Three Cost-Saving Benefits Employees Actually Love

brocolliicecreamGrowing up, we called my mom the Enforcer. She was the one who set bedtimes, curfews, and our daily mandatory minimum vegetable intake. My dad was the opposite. He was the kind of parent that would let us eat ice cream for breakfast. To this day, my mom always complains that she had to be the bad guy with us kids while my dad got to be the fun parent.

If you work in HR, you probably sympathize with my mom. Managing employee benefits is a lot like being a parent. After all, it’s easy to feel like the bad guy when you need to show savings at the expense of deeply treasured benefits. Or in the case of many parents, ensuring a balanced diet at the expense of an awesomely unhealthy breakfast.

But it doesn’t have to be this way. While parents everywhere are still waiting for an ice cream flavored vegetable, you HR pros are in luck. There are already several employee perks that can actually help boost your company’’s bottom line.

Here are our top picks:

Telecommuting
How much it saves: From saving money on office space to lowering IT costs due to decreased equipment use, Telecommuting can save as much as $6,500 per employee each year according to a recent study.

Why employees love it: Without a commute, overly-chatty coworkers, and distracting office politics, employees can spend work hours on actual work. In fact, employees report that they love telecommuting so much they would rather give up their favorite TV show (54 percent) and an extra hour of sleep (48 percent) than give up telecommuting.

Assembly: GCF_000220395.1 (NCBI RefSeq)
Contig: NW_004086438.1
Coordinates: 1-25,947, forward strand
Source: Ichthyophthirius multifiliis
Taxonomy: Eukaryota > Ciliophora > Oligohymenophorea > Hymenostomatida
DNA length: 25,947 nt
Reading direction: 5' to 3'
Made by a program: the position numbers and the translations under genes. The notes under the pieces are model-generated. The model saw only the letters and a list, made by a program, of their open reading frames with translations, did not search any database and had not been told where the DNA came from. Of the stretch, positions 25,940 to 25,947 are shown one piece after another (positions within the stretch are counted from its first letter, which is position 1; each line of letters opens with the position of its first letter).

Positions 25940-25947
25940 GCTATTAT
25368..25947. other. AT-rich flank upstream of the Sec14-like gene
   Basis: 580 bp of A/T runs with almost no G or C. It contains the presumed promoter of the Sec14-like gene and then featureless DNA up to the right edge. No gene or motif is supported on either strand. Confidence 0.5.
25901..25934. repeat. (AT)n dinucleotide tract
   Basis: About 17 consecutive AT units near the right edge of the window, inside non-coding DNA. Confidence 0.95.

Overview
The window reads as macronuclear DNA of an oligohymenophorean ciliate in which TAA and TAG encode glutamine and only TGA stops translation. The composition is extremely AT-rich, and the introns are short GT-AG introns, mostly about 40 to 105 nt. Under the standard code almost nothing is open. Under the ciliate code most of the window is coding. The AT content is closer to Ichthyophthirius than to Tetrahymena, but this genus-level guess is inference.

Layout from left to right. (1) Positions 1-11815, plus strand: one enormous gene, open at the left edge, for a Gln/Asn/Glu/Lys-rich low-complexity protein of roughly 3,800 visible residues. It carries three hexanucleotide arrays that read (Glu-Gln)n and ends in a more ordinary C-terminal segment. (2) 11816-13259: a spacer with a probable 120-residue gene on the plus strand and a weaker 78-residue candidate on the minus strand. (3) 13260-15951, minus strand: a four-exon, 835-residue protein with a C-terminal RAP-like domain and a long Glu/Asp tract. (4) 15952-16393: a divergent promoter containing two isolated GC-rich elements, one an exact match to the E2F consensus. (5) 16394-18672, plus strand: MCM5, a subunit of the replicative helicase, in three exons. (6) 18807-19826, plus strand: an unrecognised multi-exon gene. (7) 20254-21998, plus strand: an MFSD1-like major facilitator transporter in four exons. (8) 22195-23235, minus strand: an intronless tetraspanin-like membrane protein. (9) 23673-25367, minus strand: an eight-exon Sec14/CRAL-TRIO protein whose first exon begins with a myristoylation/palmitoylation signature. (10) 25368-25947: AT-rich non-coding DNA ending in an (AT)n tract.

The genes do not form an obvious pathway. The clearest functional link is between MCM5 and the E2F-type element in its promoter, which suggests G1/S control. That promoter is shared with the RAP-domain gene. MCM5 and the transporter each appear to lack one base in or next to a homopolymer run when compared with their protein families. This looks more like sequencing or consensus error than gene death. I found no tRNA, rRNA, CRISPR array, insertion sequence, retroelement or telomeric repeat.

Direct deposit
How much it saves: The cost of cutting paper checks week after week really adds up, with a switch to direct deposit saving companies an average of $176.55 per employee per year. In fact, a recent report found that that those employers who switched to direct deposit saved more than $600 million annually for the past ten years.

Why employees love it: Although direct deposit has been around since 1974, 27 percent of employees still receive paper paychecks primarily because their company doesn’t offer direct deposit as an option. Your paycheck is yours and should be yours to spend as soon as you receive it, not whenever you get around to depositing it.

Telehealth
How much it saves: When you can replace many of your employee’s trips to the ER and urgent care with a virtual consult, you can imagine it would save quite a bit. Based on our book of business, our employer clients typically save an average of $125 per doctor’s visit. Consider how many times your employees and their beneficiaries head to doctor and you can understand the immediate ROI inherent in telehealth. That of course doesn’t account for the time it saves employees, and thus the company they work for, who would have otherwise had to leave work without the service.

Why employees love it: Although call-back models typically see a lower satisfaction score,around 93% of people would recommend our service to a family and friends. Patients say they love how much time and effort it saves them and are pretty evangelical about theservice once they try it for the first time.

So those are our best bets, got any others? If you want to know more about how to implement telehealth specifically, download our e-book below for best practices.

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